In the mid 1990s I hosted my first Poz Party'an exclusive opportunity for HIV-positive men to meet, network, socialize, and have sex with other HIV-positive men in a fun, safe, and comfortable environment. The concept proved to be the forebear of today's HIV prevention strategy called serosorting, through which HIV-positive people have sex only with others already infected with the virus.
Charles Darwin wrote, 'It is not the strongest of the species that survives or the most intelligent; it is the one that is most adaptable to change.' And look at how we have changed! American society as a whole in the 21st century is beginning to accept serosorting as another valid form of HIV prevention, and we'the HIV community'are helping to lead the way in stopping the spread of the virus.
But in a broader sense, serosorting is about much more than just stopping HIV transmissions. Whenever two HIV-positive people'gay or straight, men or women'hook up for sex, it is about respect: respect for one's self-esteem, respect for one's partners, and respect for our society. It also helps HIV-positive people avoid the stigma of our serostatus, to meet friends and partners like ourselves, to gain a sense of belonging, and to remind ourselves of what we are'alive and productive members of our society.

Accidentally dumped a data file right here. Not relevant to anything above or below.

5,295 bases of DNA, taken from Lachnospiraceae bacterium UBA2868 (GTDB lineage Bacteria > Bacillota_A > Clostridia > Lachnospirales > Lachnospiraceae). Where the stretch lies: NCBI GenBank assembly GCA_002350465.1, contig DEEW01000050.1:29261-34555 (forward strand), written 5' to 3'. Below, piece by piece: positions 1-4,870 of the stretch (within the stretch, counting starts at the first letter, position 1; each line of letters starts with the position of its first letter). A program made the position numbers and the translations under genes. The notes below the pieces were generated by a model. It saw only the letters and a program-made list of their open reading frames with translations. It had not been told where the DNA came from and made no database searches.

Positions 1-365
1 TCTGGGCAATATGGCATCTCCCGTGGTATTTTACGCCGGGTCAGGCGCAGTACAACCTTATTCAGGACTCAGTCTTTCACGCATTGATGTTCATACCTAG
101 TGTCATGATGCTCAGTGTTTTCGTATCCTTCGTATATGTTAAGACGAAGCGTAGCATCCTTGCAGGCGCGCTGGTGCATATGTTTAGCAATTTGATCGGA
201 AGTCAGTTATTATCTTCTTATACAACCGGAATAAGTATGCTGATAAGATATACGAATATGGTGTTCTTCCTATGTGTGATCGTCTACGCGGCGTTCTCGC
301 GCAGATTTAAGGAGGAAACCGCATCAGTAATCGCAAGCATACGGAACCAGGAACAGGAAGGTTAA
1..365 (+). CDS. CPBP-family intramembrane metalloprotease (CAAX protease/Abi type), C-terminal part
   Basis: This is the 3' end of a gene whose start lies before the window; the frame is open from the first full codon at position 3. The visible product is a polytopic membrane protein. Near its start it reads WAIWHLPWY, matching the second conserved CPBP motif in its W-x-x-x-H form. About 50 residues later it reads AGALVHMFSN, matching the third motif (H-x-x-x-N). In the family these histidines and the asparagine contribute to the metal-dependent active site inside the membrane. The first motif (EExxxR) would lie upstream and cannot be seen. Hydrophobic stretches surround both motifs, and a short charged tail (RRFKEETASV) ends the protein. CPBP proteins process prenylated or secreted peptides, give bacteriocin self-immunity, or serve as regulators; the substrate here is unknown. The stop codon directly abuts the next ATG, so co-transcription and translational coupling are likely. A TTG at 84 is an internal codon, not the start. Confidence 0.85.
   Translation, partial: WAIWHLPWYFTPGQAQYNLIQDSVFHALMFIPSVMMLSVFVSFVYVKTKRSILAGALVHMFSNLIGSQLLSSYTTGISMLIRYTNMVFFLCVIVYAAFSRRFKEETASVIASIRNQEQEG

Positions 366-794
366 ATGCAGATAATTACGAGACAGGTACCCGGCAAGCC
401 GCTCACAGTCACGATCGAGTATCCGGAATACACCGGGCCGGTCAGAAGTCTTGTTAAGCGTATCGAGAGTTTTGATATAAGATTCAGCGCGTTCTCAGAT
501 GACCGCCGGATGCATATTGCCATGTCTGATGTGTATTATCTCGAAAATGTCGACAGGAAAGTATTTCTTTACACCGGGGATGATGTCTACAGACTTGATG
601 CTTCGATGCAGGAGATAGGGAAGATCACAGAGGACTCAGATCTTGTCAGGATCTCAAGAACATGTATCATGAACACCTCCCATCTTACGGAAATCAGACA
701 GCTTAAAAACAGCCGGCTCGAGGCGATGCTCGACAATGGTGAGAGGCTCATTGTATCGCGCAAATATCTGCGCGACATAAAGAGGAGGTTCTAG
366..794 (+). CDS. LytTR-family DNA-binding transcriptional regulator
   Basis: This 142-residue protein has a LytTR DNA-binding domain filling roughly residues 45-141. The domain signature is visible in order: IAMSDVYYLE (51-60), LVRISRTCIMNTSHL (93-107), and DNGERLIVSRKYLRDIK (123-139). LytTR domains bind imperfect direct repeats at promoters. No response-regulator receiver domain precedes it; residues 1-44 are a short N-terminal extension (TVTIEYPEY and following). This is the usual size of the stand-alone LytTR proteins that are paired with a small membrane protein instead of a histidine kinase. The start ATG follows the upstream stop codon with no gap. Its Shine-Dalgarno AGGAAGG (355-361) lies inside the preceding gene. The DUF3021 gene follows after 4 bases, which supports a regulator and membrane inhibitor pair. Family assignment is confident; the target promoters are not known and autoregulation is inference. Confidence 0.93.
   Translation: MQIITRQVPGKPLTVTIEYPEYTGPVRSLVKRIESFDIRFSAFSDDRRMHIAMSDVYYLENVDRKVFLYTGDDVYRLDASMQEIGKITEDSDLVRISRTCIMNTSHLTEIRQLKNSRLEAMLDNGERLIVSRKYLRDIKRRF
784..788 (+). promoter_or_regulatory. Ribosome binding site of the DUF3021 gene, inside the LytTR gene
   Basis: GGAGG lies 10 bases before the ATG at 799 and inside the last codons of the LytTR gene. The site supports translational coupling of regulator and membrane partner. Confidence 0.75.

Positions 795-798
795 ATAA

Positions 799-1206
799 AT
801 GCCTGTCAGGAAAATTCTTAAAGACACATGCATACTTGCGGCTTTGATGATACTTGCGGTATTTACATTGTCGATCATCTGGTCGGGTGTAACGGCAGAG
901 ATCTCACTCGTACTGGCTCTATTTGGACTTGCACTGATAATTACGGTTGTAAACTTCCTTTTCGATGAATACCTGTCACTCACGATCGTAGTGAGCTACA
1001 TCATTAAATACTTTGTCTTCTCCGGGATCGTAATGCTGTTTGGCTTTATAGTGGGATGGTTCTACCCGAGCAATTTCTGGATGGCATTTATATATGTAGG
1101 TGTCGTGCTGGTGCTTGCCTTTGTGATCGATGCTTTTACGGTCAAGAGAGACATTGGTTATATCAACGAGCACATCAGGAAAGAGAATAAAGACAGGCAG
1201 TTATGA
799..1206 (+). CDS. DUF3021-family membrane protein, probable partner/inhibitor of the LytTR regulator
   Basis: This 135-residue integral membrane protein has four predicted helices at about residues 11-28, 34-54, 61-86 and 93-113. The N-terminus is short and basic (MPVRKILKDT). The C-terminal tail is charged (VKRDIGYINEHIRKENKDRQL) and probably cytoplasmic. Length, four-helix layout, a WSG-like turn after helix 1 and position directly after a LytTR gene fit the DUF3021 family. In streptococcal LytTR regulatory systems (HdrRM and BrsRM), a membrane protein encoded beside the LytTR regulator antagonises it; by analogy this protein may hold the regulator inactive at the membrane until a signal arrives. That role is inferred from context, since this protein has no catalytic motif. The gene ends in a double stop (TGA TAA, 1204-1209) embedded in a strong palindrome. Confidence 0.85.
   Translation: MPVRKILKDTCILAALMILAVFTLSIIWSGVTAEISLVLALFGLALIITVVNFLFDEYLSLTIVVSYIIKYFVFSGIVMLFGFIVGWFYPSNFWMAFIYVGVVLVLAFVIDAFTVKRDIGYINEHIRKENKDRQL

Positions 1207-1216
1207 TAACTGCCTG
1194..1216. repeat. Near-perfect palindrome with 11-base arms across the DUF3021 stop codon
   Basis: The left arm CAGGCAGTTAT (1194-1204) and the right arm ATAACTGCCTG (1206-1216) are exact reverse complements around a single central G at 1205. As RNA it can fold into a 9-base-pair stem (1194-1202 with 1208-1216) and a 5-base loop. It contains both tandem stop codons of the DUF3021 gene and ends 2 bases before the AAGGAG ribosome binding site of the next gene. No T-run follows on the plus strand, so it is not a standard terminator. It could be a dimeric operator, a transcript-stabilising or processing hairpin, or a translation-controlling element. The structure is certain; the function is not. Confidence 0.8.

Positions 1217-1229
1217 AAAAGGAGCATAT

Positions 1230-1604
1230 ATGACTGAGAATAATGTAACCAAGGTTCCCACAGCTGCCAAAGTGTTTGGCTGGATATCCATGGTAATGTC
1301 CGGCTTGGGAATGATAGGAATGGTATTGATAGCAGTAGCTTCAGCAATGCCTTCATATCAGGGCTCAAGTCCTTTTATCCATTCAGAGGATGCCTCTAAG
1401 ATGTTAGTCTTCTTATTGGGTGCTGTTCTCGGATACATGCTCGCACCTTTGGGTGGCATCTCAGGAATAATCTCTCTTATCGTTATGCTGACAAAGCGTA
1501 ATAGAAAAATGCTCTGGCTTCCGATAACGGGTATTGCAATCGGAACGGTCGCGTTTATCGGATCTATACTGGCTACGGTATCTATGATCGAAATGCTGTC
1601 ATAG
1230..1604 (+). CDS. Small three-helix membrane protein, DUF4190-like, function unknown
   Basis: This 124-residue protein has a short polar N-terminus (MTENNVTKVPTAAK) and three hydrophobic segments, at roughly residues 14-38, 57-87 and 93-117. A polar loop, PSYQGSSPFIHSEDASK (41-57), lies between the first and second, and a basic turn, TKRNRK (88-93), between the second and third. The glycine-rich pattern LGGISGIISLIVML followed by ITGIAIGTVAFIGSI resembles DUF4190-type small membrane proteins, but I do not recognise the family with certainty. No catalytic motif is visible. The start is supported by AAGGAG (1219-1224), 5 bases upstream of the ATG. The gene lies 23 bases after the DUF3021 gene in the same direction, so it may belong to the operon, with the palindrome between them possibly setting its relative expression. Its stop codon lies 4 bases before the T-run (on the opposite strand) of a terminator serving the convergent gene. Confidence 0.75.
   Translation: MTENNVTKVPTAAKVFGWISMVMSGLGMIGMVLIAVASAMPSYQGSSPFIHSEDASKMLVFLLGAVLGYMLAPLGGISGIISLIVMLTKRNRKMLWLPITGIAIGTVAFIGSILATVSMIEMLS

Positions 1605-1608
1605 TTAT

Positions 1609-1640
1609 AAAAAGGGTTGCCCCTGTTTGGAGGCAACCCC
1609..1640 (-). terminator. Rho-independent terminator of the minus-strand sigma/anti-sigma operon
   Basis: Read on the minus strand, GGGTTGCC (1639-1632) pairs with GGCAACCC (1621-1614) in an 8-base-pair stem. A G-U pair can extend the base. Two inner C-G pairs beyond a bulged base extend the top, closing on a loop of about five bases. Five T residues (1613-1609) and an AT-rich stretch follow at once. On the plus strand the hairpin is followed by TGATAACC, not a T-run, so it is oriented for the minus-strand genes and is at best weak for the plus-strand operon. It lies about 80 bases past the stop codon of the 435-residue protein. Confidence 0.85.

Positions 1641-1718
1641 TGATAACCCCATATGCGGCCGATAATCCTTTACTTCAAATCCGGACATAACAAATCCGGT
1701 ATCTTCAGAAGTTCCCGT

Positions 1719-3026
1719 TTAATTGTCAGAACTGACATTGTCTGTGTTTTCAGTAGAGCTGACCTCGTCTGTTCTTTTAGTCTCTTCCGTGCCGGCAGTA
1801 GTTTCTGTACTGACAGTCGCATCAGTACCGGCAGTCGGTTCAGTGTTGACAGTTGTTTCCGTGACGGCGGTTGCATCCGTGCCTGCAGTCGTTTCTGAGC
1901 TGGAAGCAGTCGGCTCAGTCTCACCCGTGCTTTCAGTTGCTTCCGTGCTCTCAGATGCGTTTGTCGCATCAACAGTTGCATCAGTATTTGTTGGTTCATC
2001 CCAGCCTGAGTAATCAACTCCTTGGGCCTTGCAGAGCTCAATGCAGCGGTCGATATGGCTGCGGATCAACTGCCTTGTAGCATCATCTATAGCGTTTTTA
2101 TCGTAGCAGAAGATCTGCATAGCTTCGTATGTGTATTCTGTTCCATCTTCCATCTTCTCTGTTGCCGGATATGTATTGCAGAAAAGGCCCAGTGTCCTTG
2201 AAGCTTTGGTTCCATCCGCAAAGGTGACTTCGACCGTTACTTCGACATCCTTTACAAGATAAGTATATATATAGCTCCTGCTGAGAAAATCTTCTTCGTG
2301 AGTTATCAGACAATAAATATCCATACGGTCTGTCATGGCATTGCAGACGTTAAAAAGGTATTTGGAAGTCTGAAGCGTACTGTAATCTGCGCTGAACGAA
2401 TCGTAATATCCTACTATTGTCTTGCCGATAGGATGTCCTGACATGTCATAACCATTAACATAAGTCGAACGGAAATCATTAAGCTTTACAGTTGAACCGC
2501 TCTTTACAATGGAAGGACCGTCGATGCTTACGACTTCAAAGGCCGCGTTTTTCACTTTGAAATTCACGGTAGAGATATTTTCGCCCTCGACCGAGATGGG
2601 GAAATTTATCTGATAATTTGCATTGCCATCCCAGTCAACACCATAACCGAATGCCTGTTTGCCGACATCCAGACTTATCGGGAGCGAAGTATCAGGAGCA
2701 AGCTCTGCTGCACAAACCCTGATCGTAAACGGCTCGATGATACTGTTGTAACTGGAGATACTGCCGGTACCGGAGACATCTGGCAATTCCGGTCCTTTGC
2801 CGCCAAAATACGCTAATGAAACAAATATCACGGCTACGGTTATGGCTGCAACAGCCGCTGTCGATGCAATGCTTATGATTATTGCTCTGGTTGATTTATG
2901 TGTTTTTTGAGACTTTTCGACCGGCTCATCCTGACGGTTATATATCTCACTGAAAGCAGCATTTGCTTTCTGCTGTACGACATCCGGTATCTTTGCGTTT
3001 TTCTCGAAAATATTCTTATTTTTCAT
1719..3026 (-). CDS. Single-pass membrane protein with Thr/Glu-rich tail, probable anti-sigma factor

As a rule, since my first party, I have always provided condoms for people who want them, because some HIV-positive people are worried about becoming superinfected or catching a sexually transmitted disease other than HIV. But regardless of whether condoms are used, HIV transmissions to uninfected people do not occur at my parties'or any other time HIV-positive people engage in serosorting. Those who are HIV-negative remain protected against the virus.
And that is a goal we all should work toward.
Sandor is the organizer of Brandon's Poz Parties, gatherings held regularly for HIV-positive men in New York City; Washington, D.C.; Palm Springs, Calif.; and Fort Lauderdale, Fla.